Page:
Sorry about that little detour, but the point of all that is to start by saying I would take an approach similar to the one Karissa mentioned in her contribution to the carnival, and that is to give the students the works going into it cold. Of course, I will choose novels and stories much more appropriate for their reading level (I think the English Patient would certainly be expecting too much ;0) but I want to see their reactions to a piece of literature without them being tainted by my influences and knowledge. Even if the first reaction is as simple as "I did/did not like the work" I can easily move to asking them why and then I can develop some specific questions to get them to focus on key parts of the work. I want to see what the students can do on their own and use that to build from there. I also want to try to ignite and foster a love of literature and writing as much as I can (obviously this will not be possible with every student, but it is a good goal to reach a few). I think the best way to do that is to make the students feel like what they know and think is valuable. So I guess that means I will initially take a reader-response sort of approach to introducing literature. But, like Karissa, I could never limit myself to one approach.

After getting their first reactions then I would want to get into things like author biography and cultural history to help shape the understanding of the work in a useful way. I would also probably want to ask the students in which ways parts of the work remind them of their own life or perhaps how they think it reflects the lives of people from the time period it was written in order to take a mimetic approach. Depending on my students I could even see myself dipping very slightly into an intertextual lens.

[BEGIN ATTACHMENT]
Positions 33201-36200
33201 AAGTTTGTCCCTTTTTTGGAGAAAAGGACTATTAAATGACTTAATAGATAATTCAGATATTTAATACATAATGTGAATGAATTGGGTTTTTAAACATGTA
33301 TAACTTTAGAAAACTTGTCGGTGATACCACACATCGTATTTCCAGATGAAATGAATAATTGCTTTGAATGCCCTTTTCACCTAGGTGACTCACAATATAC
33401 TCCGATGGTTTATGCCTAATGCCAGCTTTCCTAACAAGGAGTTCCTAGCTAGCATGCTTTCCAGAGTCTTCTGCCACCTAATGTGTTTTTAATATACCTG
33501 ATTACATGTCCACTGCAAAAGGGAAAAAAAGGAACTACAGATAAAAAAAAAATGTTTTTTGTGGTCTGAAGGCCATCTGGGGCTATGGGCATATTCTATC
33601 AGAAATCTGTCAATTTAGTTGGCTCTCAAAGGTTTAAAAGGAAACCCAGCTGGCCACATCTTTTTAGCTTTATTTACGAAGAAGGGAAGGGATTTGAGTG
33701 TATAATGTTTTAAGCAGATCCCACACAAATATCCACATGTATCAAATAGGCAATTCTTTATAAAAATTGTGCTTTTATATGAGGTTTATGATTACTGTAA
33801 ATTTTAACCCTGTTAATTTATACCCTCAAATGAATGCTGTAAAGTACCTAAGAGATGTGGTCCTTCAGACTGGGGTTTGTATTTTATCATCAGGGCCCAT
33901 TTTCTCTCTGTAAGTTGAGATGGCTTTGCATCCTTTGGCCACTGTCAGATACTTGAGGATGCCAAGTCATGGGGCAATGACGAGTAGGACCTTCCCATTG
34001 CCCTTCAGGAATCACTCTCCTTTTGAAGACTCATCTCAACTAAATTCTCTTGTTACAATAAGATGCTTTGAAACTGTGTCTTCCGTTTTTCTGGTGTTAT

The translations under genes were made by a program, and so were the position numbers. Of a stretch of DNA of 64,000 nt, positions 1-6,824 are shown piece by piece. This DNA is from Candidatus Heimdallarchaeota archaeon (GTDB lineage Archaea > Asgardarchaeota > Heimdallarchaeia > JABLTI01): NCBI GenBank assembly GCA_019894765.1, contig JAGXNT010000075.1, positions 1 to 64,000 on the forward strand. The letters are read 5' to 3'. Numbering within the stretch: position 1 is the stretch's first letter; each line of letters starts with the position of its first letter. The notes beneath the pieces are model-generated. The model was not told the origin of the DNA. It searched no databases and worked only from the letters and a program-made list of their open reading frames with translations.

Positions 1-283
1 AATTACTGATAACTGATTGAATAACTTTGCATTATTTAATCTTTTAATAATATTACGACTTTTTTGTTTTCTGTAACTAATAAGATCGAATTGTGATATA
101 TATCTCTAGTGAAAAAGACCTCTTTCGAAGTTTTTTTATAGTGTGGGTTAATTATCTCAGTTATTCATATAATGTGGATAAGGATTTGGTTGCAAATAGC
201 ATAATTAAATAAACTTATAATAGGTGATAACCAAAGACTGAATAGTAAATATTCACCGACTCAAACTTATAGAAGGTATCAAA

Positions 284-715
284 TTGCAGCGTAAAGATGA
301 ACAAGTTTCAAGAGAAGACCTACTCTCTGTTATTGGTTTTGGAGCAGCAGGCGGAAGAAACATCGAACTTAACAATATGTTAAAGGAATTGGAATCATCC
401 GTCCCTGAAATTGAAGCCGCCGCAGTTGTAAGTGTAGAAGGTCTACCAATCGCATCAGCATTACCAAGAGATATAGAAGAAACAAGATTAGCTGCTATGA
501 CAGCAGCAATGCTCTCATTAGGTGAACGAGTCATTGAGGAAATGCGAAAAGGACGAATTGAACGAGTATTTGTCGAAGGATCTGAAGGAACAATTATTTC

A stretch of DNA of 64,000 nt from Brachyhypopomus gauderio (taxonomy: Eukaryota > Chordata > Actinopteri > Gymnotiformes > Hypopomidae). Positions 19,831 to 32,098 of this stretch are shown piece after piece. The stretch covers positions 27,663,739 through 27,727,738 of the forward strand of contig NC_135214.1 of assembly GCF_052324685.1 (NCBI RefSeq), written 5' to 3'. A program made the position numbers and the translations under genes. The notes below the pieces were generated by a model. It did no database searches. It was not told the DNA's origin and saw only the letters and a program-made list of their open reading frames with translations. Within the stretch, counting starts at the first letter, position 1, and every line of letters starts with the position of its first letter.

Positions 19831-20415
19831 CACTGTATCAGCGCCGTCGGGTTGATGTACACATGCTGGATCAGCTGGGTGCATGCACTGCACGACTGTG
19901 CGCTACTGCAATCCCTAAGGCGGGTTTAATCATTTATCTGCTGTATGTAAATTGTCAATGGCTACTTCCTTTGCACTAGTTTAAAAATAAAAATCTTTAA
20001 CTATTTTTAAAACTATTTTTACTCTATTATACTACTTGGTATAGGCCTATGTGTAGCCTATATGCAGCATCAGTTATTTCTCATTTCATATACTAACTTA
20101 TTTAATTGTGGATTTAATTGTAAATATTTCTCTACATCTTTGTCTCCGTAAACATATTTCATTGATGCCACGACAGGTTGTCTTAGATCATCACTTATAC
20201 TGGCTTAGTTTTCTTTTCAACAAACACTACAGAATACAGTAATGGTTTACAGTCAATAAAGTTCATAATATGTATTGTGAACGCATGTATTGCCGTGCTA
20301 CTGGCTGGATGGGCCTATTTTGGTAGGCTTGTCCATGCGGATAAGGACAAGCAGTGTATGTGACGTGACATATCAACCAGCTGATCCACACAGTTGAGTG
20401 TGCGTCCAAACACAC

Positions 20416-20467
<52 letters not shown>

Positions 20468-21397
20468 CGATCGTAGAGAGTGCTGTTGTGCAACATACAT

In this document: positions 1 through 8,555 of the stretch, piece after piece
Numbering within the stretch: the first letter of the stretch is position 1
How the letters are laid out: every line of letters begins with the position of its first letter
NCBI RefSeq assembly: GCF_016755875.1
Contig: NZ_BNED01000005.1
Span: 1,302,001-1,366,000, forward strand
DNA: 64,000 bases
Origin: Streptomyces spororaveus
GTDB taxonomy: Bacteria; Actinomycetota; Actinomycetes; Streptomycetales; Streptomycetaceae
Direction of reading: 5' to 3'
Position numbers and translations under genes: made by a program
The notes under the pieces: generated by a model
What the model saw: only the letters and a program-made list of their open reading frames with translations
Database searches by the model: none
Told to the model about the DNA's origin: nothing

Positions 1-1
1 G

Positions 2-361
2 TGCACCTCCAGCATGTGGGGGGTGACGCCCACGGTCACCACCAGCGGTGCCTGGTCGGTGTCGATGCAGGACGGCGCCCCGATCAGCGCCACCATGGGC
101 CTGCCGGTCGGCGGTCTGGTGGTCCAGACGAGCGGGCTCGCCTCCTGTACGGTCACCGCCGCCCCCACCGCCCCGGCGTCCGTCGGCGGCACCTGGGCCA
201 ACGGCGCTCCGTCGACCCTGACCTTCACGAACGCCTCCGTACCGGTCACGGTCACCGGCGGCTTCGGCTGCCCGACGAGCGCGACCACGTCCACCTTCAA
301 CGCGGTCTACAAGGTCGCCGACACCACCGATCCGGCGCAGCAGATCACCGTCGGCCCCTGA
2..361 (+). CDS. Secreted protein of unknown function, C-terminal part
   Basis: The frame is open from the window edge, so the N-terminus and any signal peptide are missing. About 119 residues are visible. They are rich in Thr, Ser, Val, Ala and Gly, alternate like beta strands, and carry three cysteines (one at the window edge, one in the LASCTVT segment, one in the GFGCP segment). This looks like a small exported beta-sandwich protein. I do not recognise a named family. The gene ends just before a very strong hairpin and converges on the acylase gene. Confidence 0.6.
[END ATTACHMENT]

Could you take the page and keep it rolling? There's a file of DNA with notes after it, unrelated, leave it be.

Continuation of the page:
Now, as far formalism and postmodern/deconstruction-type criticisms, that would be going too far I think for high school students. It just wouldn't be useful to try to bring that into my teaching. And maybe an AP class would benefit from psycho-analytic ideas, (and they also might be able to handle the formalist ideas too) but I don't think I would want to get into that stuff with a regular class. I think they do need some guidance and information in order to be able to learn what to focus on when studying literature. And I will always emphasize the need to find textual evidence for all claims made about a work so that the students won't think the outside information is necessary to understand a work (they must just realize the potential for its usefulness, of course).

Overall, I want to emphasize the flexibility of the study of literature and show my students how endless the possibilities are for the written word so that they realize two very important things: A) that there is more to literature than the plot and B) they will never find any "right" answers in the back of a literature book, only endless possibilities. And these possibilities require exploration in order to determine which ones are probable.

Posted by LorinSchumacher at April 30, 2007 5:30 PM


If you can get your students to believe you when you teach those two concepts, you will be doing them a great service.

Posted by: Dennis G. Jerz at May 1, 2007 10:39 AM